Sirach 3:2-6, 12-14
Our clan of four kids brings an immense diversity. Each little personality is so unrepeatable and unique. I never cease to be amazed that even though they all have grown up in the same home with mostly the same routine, environment, and parenting, they can be so drastically different. Our first has always been kind and gentle, but we always hear what’s on his mind. I never have to guess how he’s feeling! Our second son is a lot more reserved and isn’t likely to share as much, but when he’s provoked, he can explode instantly. The other two are a happy mix of the older two. With such a variety of personalities in our home, we’ve tried a variety of parenting methods. But the best thing we’ve ever done is to look to the Gospels and the divine parenting methodology found in the words of Scripture and the life of the Holy Family.
This Sunday’s readings echo something that we’ve learned in our short years of parenting: for familial love on this earth to be authentic, it ought to mirror the love of God as much as it can. Our meditation and measure for that is the Holy Family, whose feast we celebrate this weekend.
The first reading reminds us of God’s action within our families. Sirach says that God “sets in honor a father over his children; a mother’s authority … over her sons.” So often when we read Scripture about family and relationships, our focus is on which earthly person becomes the dominant character or one in power. But this should call us to see something deeper and more substantial than what our initial earthly view can see.
It is God who sets a father over his children, not any choice or power of the father. Just as humble St. Joseph was set to take care over Mary and Jesus — two who were greater in power and holiness than he was — we ought to see every head of the home as a place of humble servitude to the great souls in the home. Any authority or place of honor is not owed or deserved, but rather a gift from God to be used in service back to Him.
As we move on to the responsorial psalm and second reading, we see this theme again. If we look with merely eyes of this world that equate power with domination, we might begin to think that there is a hierarchy in the family — those who are biggest are the best, and those who are littlest have less rights. However, with the eyes of faith, we can see a different story.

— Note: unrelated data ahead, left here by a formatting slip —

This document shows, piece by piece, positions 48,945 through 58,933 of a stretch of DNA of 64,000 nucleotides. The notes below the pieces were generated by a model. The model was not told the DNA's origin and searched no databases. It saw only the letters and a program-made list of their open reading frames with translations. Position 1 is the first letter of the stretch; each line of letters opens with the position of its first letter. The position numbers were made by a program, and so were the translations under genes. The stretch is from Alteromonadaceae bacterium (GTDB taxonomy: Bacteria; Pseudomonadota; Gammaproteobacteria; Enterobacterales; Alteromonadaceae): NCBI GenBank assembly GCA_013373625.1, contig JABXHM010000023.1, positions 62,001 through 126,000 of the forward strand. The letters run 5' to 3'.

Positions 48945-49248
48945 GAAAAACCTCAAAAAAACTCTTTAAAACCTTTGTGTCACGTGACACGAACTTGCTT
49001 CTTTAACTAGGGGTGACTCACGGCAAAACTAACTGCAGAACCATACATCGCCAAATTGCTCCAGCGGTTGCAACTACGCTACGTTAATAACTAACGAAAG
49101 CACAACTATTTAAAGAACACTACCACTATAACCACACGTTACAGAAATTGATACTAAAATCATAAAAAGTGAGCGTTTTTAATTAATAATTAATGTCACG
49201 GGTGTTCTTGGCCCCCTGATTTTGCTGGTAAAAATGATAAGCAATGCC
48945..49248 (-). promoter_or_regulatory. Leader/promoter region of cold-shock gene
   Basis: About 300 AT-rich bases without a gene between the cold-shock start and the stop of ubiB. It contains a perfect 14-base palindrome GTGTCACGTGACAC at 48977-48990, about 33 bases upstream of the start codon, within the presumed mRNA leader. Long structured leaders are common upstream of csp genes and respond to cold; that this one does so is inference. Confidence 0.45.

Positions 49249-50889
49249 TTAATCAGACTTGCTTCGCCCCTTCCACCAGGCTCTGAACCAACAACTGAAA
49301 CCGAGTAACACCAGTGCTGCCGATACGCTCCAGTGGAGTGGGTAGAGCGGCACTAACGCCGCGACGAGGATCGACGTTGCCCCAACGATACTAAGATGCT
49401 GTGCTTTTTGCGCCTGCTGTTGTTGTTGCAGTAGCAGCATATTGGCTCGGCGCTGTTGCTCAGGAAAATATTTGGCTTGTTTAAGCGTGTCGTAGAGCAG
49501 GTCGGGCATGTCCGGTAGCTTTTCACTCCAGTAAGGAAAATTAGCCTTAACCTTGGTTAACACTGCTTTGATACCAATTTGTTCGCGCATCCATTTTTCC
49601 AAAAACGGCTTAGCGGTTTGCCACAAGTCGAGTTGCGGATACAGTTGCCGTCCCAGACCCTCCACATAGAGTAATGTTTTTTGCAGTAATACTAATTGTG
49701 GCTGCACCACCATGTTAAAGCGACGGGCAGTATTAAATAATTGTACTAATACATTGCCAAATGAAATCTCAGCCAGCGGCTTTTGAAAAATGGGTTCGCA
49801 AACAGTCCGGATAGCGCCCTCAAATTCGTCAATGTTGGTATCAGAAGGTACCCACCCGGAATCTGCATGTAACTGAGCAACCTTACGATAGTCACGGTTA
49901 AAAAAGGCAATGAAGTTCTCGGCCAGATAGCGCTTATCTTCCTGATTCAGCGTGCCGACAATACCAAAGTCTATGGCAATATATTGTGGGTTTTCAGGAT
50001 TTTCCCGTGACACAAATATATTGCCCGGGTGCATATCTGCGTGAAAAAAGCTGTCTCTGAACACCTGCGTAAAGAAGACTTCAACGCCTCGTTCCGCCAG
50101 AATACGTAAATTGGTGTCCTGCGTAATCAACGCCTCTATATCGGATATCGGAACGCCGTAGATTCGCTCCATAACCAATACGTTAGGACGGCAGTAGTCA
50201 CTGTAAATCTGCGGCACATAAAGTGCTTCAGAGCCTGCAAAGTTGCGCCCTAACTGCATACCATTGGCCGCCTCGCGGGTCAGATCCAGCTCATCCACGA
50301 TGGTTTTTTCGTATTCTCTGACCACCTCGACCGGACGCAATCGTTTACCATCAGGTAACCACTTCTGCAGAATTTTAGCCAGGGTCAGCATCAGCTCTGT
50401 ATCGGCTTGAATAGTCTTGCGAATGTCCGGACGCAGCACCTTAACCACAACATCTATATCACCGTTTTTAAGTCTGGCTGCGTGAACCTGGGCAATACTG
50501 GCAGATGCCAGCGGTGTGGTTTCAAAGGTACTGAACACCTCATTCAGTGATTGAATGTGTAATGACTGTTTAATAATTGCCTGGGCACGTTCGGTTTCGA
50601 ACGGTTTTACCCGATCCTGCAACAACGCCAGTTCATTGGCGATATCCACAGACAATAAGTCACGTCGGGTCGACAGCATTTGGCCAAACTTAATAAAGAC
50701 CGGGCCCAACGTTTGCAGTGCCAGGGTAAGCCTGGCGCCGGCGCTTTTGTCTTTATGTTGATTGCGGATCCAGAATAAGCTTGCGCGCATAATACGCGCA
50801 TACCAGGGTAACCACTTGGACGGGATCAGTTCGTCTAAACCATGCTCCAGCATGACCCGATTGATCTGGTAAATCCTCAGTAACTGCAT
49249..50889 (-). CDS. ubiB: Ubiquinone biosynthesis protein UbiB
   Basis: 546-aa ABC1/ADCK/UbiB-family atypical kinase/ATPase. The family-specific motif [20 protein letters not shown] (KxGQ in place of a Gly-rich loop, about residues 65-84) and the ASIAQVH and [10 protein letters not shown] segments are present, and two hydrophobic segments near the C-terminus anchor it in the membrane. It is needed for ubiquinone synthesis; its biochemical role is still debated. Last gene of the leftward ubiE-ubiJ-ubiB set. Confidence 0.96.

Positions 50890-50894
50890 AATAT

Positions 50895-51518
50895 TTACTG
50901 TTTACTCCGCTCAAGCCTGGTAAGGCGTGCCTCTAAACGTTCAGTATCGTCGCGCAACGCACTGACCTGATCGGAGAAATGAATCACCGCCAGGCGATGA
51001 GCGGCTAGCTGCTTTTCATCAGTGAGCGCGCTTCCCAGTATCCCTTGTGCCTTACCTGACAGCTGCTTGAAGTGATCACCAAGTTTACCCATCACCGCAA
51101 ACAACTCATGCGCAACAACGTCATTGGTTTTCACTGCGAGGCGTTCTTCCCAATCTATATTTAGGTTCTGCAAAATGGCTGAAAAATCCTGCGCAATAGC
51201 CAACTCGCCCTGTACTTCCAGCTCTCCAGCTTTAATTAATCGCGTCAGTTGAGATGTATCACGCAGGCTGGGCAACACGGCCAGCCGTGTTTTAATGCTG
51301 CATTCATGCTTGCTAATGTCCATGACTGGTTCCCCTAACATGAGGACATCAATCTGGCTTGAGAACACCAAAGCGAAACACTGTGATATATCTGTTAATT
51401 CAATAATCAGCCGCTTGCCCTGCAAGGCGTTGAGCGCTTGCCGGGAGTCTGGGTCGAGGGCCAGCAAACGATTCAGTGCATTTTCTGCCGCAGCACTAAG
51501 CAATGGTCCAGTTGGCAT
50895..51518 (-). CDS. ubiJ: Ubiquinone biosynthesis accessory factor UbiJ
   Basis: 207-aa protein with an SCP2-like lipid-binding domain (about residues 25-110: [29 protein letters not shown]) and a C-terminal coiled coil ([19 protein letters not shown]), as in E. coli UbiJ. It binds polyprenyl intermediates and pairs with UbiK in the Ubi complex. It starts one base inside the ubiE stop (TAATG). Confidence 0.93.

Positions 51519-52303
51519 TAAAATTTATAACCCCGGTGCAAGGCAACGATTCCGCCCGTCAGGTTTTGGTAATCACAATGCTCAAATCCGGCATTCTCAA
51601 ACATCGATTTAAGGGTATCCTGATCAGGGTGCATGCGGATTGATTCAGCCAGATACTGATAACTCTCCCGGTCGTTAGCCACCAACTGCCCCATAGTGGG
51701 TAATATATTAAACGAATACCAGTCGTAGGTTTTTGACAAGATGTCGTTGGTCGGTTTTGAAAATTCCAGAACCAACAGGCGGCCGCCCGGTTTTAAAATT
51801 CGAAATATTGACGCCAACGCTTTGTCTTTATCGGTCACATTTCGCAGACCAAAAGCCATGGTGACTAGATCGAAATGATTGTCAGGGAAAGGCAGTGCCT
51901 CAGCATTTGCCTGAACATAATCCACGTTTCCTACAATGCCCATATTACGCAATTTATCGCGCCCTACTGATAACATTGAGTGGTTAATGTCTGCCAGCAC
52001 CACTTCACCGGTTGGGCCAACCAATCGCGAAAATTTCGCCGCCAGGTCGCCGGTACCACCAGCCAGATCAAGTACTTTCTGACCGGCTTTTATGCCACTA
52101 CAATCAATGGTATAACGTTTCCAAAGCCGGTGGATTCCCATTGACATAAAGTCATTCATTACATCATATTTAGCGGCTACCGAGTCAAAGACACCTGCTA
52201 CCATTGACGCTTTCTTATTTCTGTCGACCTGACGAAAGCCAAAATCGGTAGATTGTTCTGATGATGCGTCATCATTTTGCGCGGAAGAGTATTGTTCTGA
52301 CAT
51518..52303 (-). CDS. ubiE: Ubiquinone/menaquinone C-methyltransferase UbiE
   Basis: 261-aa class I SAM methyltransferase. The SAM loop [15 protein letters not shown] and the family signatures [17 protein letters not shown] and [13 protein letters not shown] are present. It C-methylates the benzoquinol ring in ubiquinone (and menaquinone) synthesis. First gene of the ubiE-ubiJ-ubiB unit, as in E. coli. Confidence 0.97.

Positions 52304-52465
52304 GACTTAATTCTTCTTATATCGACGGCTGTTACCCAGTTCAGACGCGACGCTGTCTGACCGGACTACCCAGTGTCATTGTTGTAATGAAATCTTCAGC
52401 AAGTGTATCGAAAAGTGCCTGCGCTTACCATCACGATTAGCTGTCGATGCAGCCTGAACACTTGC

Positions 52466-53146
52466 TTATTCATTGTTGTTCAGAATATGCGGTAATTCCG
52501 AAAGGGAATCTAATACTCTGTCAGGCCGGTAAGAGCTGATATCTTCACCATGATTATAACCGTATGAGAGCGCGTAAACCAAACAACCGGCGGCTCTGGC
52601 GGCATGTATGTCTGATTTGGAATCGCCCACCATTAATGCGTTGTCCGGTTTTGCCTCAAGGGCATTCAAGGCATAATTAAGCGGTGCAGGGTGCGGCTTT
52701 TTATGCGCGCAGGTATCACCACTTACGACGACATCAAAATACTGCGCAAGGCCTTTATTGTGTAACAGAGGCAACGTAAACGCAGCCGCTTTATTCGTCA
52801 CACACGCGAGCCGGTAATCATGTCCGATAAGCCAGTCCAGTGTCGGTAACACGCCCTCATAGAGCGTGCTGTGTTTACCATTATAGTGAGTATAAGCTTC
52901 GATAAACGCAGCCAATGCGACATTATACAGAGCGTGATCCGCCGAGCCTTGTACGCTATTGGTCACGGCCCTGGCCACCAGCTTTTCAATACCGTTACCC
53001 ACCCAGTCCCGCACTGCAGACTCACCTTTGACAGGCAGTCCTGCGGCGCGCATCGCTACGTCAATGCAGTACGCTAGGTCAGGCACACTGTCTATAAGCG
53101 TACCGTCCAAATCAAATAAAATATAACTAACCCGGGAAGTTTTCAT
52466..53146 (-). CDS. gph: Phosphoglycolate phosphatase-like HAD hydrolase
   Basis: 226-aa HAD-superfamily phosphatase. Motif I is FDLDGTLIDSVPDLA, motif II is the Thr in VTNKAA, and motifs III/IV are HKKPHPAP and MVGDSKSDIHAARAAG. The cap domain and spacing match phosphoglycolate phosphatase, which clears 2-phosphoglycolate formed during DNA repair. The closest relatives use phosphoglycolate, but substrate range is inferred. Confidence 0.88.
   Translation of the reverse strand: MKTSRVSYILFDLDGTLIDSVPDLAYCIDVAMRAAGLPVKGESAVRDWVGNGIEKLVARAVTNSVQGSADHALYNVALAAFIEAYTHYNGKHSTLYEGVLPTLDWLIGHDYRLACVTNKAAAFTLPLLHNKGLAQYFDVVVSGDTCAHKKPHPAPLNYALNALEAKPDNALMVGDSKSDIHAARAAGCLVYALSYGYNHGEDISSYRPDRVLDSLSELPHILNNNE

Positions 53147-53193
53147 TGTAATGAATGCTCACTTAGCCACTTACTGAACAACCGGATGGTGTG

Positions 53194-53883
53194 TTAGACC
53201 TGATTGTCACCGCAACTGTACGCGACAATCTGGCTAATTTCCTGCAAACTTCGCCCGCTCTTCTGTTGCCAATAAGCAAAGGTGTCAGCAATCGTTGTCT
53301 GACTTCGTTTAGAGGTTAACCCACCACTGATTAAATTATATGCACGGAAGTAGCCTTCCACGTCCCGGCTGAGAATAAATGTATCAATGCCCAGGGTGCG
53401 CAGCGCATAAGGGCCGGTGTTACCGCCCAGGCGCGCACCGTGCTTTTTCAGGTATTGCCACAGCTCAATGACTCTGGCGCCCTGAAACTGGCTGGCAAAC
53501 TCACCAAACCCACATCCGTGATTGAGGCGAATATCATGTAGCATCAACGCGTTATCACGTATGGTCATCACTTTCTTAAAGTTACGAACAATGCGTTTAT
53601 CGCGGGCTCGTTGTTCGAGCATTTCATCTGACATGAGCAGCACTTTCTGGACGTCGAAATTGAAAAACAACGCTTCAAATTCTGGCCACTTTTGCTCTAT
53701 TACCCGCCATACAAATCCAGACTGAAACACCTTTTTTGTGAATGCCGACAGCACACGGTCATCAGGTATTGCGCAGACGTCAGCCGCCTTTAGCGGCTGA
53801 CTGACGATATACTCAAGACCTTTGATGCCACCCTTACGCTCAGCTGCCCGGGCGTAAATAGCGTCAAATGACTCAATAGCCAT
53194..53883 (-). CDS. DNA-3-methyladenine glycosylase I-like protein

The psalmist speaks of a blessed state for those who fear the Lord. But true fear of the Lord is not a state of terror but rather holy awe. What would we be in holy awe about? It says that if we walk in His way, we will eat the fruit of our handiwork. That speaks loudly to the truth that Christ is the Way. He prepares the path for us, cutting down all that could harm us and making the soil fruitful for our souls. God isn’t a far off deity demanding we honor Him because He is so powerful and terrible. Rather, He has already thought of us and our littleness and made a fruitful way for us back to His heart.
The second reading continues on this path of gentle and servant-like love. We first hear that we ought to “put on love” and forgive as God forgives. This first half is a written example of how the Holy Family must have loved — without quarreling and without pride but full of genuine kindness and love. In the last half, we see how that can come to fruition. Subordinate means to be under the mission of another. Husbands and wives must work together, love each other, and be on the same team working to love as God loves. There is no power trip here, only Christ-like love. When we think of those smaller than us and put them before ourselves, we are beginning to love divinely.
The Gospel teaches even more, though in a subtle way. We see Jesus as a boy, left in the temple. He seems quite sure of what he’s doing, but Joseph and Mary are upset and concerned. Most parents would come down hard and find an equally hefty punishment. But instead, there was no threat or shaming. They simply asked what he was doing and shared their hearts. Jesus, wanting to honor them, followed them home and remained with them until his public ministry.
My kids are all so different. But when we focus on mirroring the familial love we learn from the Holy Family and the Gospels, our parenting becomes a moment of conversion and love rather than shame and fear. Even beyond our family, when I remember that my call as a baptized Christian is to be a “little Christ” to others, it’s easier to let go of my ego and need for power and put others before me in order to serve them and lead them to Jesus. In our culture today that thrives on power and prestige, living like this is truly heroic.
“The Triune God is a communion of love, and the family is its living reflection.” — Pope Francis, Amoris Laetitia